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GC 12/11 21 February 2011




GILBERT: ...relates to the carbon price and with me, the Climate Change Minister Greg Combet. This
is a report from the Australian Industry Group, Minister, which says that there's been a waste of
money, that taxpayers haven't got value for money from a lot of the Green Programs. Why are you
sticking to many of those?

COMBET: Well that's not the main message from that report and I will come back to that. The key
message from the Australian Industry Group report out today is that a carbon price is needed in our
economy. Exactly what the Government has been arguing and the AIG's also pointed to the fact that
it's the vast investment that's need in our electricity infrastructure that's been driving up
electricity prices in recent years. And which threatens to drive them up further over the next few
years. But the AIG is very clear on the issue about a carbon price. We need a carbon price in our
economy to promote investment certainty in the energy sector in particular, but also to cut
pollution and to drive investment in clean energy sources. They're the key take-outs from the

GILBERT: But what about Heather Ridout from the Industry Group says that there is a lot of money
being spent on renewable energies, expensive options in her words she said "we could get stuck with
the equivalent of a Rolls Royce when a hatch back will do". Too much money being spent on those
abatement programs and the Government's sticking with a number of them.

COMBET: Well, there would be a few points I'd make about it. One is that the, what we call the
Large Scale Renewable Energy Scheme that the Government's instituted to achieve 20 per cent of our
electricity supply from renewable energy sources is an important program that will be complemented
by a carbon price. In fact that scheme will be made cheaper by a carbon price. What the AIG is
specifically pointing to though is the small scale type of programs, things like the solar panels
on roof tops and of course the Government's already taken some steps, effective from the 1st of
July this year, to reduce the level of subsidy and other state governments subsidies that have been
feeding into that issue, of course have also been in the spotlight in the recent times and the NSW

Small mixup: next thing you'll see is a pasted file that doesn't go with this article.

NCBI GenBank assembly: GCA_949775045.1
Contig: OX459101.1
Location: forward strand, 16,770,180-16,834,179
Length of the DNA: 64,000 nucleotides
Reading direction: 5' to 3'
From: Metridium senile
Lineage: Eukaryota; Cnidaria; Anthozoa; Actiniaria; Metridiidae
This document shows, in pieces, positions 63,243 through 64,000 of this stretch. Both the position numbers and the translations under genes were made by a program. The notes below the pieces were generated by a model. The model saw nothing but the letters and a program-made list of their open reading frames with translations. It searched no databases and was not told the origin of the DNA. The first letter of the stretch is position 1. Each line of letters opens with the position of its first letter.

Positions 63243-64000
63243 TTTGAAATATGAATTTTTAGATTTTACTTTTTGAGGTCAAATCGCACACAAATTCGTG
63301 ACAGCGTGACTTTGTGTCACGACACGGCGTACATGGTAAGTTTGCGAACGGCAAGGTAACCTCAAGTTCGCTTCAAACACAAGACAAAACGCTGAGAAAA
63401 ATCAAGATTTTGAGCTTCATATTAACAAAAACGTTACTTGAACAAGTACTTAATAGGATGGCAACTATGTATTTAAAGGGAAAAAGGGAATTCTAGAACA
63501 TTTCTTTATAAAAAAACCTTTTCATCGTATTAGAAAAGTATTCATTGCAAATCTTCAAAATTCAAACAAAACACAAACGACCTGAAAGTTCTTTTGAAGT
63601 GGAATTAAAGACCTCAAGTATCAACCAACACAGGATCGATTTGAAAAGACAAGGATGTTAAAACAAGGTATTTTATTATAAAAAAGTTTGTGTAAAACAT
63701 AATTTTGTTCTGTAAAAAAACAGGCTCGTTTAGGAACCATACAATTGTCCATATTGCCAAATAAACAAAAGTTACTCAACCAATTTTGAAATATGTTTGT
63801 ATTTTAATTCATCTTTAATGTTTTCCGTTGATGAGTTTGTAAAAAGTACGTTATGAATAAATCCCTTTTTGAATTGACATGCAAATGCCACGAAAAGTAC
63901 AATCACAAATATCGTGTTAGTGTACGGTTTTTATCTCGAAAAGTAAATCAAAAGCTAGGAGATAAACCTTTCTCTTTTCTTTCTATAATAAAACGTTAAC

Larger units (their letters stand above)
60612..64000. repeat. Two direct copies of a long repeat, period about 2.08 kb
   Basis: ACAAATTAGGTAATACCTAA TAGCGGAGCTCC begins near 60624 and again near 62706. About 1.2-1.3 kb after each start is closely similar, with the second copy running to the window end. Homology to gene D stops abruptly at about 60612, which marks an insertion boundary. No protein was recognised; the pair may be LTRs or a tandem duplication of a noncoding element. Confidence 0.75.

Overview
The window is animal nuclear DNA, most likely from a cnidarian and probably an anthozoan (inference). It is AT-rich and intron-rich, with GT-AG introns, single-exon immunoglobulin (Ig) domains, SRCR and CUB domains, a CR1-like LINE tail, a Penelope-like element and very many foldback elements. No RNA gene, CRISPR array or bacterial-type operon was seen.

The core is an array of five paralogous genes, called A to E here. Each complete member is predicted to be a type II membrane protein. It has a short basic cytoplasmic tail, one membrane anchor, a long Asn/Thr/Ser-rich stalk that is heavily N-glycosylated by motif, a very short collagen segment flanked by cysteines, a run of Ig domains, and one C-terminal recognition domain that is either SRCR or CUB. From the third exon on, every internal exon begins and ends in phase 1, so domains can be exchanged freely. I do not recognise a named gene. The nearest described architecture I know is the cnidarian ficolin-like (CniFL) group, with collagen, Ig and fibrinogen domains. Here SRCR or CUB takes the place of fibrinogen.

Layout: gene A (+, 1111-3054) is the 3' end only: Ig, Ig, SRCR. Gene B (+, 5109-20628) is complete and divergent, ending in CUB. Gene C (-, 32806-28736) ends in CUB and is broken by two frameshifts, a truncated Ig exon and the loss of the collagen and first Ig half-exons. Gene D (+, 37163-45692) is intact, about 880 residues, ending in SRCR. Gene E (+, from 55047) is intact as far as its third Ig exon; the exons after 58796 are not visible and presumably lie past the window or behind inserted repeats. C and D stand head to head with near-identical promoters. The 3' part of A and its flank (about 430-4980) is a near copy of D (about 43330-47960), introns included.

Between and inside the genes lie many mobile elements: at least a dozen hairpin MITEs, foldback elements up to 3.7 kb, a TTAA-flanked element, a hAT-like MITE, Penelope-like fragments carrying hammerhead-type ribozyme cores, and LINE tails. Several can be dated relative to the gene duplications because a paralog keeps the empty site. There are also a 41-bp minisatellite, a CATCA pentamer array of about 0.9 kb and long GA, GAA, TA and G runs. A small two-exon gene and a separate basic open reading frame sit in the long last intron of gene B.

Government several months ago announced a very significant cut in subsidies to that area, but in
addition of course the Government has announced recently a number of changes to those programs so I
think our [interrupted, continues] our form is good on the issue.

GILBERT: Why don't you cut them? Get rid of them?

COMBET: Well our form is pretty good. I think we have received some criticism because some of those
programs were cut and were capped. Our main game focus and this is reinforced by the AIG report
today, is to get a carbon price into the economy, a market mechanism because that's going to be the
cheapest, fairest, most equitable and efficient away of pricing carbon, cutting pollution, driving
investment in clean energy.

GILBERT: But the damaging uncertainty that Heather Ridout warns about is something we've seen over
the last year or two and in part because the Labor Government capitulated, when you could have gone
and fought harder for the first carbon mechanism when you had it there ready to go.

COMBET: Well, let's, let's not suffer from short term memory loss. The Government never capitulated
about anything. The Government endeavoured on three separate occasions to get a carbon price
mechanism through the Parliament in the last term...

GILBERT: But then gave up and pushed it back.

COMBET: No, let's not forget the reality here. The Coalition and the Greens combined three times to
block a carbon price mechanism. The Governments maintained a commitment to that reform in our
economy, because it is needed to cut pollution, generate investment certainty, particularly the
energy sector and to drive investment in clean energy like wind power and solar power. So that's
the reform that we remain committed to and we intend on seeing it through.

GILBERT: Minister, thank you for your time.

COMBET: No worries Kieran.